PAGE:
44

Using three.js I have the following.

  • A scene containing several Object3D instances
  • Several predefined camera Vector3 positions
  • A dynamic width/height of the canvas if the screen resizes
  • A user can select an object (from above)
  • A user can select a camera position (from above)

Given an object being viewed and the camera position they have chosen how do I compute the final camera position to "best fit" the object on screen?

If the camera positions are used "as is" on some screens the objects bleed over the edge of my viewport whilst others they appear smaller. I believe it is possible to fit the object to the camera frustum but haven't been able to find anything suitable.

7 Answers 7

66

I am assuming you are using a perspective camera.

You can set the camera's position, field-of-view, or both.

The following calculation is exact for an object that is a cube, so think in terms of the object's bounding box, aligned to face the camera.

If the camera is centered and viewing the cube head-on, define

dist = distance from the camera to the _closest face_ of the cube

and

height = height of the cube.

If you set the camera field-of-view as follows

fov = 2 * Math.atan( height / ( 2 * dist ) ) * ( 180 / Math.PI ); // in degrees

then the cube height will match the visible height.

At this point, you can back the camera up a bit, or increase the field-of-view a bit.

If the field-of-view is fixed, then use the above equation to solve for the distance.


EDIT: If you want the cube width to match the visible width, let aspect be the aspect ratio of the canvas ( canvas width divided by canvas height ), and set the camera field-of-view like so

fov = 2 * Math.atan( ( width / aspect ) / ( 2 * dist ) ) * ( 180 / Math.PI ); // in degrees

three.js r.69

4
  • "If the camera is centered and viewing the cube head-on" - This assumes we have moved the camera to face the bounding box? How can you generate a bounding box for a set of points that faces the camera if you don't yet know where the camera lookAt will be? Sep 3, 2015 at 13:55
  • 1
    A bounding box in three.js is axis-aligned -- it is an AABB -- and is independent of the camera position or orientation. Sep 3, 2015 at 19:21
  • @WestLangley : I tried your solution, and it works up to some extent. In my case, the width and length of 3D object can change based on user input. It is a house like structure, when user enter 6m, the width of object becomes 12. now it works fine until the width and length are upto 25. After that, when I rotate the object, the camera goes inside of the 3D object. It is a mobile app, so we have blocked the pinch and swell for zoom in and out manually. So user get stuck. I tried to make a fiddle, please see : jsfiddle.net/0z3z6y7w/86. But that issue is not occurring in fiddle.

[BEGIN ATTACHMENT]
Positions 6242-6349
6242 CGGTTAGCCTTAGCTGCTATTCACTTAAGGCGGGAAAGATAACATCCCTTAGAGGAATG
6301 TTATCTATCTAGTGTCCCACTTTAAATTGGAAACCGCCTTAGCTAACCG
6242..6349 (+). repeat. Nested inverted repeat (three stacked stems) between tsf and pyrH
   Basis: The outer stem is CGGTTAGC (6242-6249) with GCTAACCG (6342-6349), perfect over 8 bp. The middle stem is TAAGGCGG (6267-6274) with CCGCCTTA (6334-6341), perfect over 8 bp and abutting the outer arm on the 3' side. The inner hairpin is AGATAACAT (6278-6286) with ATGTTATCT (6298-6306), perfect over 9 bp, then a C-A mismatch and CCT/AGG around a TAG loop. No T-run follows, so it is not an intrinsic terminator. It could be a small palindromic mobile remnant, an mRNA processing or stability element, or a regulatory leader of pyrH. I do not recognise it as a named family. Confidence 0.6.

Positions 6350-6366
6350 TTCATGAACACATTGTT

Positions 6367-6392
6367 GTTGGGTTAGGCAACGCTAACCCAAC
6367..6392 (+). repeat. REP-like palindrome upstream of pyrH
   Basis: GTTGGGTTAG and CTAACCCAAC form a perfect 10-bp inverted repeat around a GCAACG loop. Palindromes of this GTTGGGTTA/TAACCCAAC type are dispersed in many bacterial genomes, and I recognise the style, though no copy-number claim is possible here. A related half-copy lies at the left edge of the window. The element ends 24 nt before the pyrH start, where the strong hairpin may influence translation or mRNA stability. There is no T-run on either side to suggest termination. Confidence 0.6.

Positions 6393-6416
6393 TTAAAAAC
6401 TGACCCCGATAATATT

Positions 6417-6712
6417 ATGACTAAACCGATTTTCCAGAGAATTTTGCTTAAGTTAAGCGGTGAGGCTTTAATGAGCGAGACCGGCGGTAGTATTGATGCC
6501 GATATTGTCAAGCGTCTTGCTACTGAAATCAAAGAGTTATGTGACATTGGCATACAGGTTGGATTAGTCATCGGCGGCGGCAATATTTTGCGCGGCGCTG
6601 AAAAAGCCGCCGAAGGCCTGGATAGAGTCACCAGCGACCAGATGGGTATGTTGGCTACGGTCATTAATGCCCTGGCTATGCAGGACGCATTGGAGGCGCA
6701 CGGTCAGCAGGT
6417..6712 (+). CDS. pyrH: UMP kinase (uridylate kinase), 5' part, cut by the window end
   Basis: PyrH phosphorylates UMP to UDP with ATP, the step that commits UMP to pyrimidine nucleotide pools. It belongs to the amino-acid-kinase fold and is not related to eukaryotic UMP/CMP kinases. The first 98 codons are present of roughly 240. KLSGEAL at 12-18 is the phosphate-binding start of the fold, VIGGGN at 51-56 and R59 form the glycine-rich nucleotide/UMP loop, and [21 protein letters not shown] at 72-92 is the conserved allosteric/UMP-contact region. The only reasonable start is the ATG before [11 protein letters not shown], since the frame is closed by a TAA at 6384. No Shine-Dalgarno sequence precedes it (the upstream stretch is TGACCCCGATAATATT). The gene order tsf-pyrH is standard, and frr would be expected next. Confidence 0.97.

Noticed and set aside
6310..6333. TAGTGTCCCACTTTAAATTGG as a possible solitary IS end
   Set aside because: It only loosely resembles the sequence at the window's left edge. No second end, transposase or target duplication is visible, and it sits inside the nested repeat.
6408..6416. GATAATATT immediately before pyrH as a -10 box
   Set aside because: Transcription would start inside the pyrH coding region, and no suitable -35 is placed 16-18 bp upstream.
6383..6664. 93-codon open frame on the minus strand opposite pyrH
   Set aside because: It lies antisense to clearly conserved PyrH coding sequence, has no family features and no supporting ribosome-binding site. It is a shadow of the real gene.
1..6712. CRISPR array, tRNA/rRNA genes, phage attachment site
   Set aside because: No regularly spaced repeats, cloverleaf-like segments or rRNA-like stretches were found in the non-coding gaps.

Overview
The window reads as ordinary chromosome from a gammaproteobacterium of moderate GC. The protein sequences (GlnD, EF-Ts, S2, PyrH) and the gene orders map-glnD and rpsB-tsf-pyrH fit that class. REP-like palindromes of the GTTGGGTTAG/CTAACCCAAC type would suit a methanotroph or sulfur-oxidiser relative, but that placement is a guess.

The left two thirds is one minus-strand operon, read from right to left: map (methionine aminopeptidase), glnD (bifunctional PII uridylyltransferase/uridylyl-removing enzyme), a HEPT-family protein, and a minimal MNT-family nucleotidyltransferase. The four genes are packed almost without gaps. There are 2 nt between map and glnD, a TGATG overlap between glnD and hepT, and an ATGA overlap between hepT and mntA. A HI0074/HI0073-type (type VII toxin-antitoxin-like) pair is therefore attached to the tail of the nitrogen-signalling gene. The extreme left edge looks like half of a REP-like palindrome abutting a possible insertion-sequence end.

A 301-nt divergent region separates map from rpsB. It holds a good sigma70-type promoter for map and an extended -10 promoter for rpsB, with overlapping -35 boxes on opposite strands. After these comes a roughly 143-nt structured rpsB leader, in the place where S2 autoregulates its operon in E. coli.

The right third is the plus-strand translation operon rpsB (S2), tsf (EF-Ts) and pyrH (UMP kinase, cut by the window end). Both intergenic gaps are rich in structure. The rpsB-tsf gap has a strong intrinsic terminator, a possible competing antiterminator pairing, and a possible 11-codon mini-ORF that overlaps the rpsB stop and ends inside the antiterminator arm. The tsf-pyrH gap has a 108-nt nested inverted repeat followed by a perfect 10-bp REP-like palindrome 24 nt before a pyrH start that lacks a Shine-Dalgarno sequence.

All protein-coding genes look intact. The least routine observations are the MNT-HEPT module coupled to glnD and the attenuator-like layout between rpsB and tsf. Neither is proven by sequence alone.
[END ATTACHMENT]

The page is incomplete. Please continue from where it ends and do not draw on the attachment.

– Deeps
    Dec 5, 2017 at 11:49
  • @WestLangley How do you get the dist? What do you mean by "closest face of the cube"?
    – Jie
    May 19, 2021 at 1:07
18

Based on WestLangleys answer here is how you calculate the distance with a fixed camera field-of-view:

dist = height / 2 / Math.tan(Math.PI * fov / 360);
6
  • 1
    i'm not sure where it's wrong, but it's wrong. it gets too close to the cube
    – user151496
    Dec 7, 2014 at 18:40
  • Thanks for the example. I double checked the calculations and they should be correct but for some reason it gets too close to the cube and I have no idea why :(
    – shi
    Dec 17, 2014 at 8:16
  • maybe it's somehow related to the aspect ratio? it's not present in the equation
    – user151496
    Dec 17, 2014 at 16:47
  • 2
    Could you share your solution and tell us what is wrong?
    – shi
    Jan 5, 2016 at 22:33
  • 1
    @shi: What's wrong? Just add the half of size in z-direction. Because the distance from WestLangleys answer is the distance to the nearest cube's plane so you have to move the camera farther. user151496: in your pastebin code just add 0.5 to calc_distance, because your cube's size in z-direction is 1.
    – Andy
    Feb 21, 2018 at 11:47
13

To calculate how far away to place your camera to fit an object to the screen, you can use this formula (in Javascript):

// Convert camera fov degrees to radians
var fov = camera.fov * ( Math.PI / 180 ); 

// Calculate the camera distance
var distance = Math.abs( objectSize / Math.sin( fov / 2 ) );

Where objectSize is the height or width of the object. For cube/sphere objects you can use either the height or width. For a non-cube/non-sphere object, where length or width is greater, use var objectSize = Math.max( width, height ) to get the larger value.

Note that if your object position isn't at 0, 0, 0, you need to adjust your camera position to include the offset.

Here's a CodePen showing this in action. The relevant lines:

var fov = cameraFov * ( Math.PI / 180 );
var objectSize = 0.6 + ( 0.5 * Math.sin( Date.now() * 0.001 ) );

var cameraPosition = new THREE.Vector3(
    0,
    sphereMesh.position.y + Math.abs( objectSize / Math.sin( fov / 2 ) ),
    0
);

You can see that if you grab the window handle and resize it, the sphere still takes up 100% of the screen height. Additionally, the object is scaling up and down in a sine wave fashion (0.6 + ( 0.5 * Math.sin( Date.now() * 0.001 ) )), to show the camera position takes into account scale of the object.

2
  • 1
    Any idea to do this the other way around? I have first-person-shooter-like controls, and I want to position a new object in the current view the camera is facing...
    – binoculars
    May 14, 2016 at 17:41
  • 1
    The trig funcion must be tan instead of sin like this: Math.abs( objectSize / Math.tan( fov / 2 ) );
    – Ponzifex
    Aug 28, 2019 at 14:06
7

Assuming that object fits into screen if it's bounding sphere fits, we reduce the task to fitting sphere into camera view.

In given example we keep PerspectiveCamera.fov constant while changing camera rotation to achieve best point of view for the object. Zoom effect is achieved by moving camera along .lookAt direction vector.

three.js zoom extents demo

On the picture you can see problem definition: given bounding sphere and camera.fov, find L, so that bounding sphere touches camera's frustum planes.

three.js zoom all camera

Here's how you calculate desired distance from sphere to camera:

three.js zoom all camera

Complete solution: https://jsfiddle.net/mmalex/h7wzvbkt/

var renderer;
var camera;
var scene;
var orbit;
var object1;

function zoomExtents() {
  let vFoV = camera.getEffectiveFOV();
  let hFoV = camera.fov * camera.aspect;

  let FoV = Math.min(vFoV, hFoV);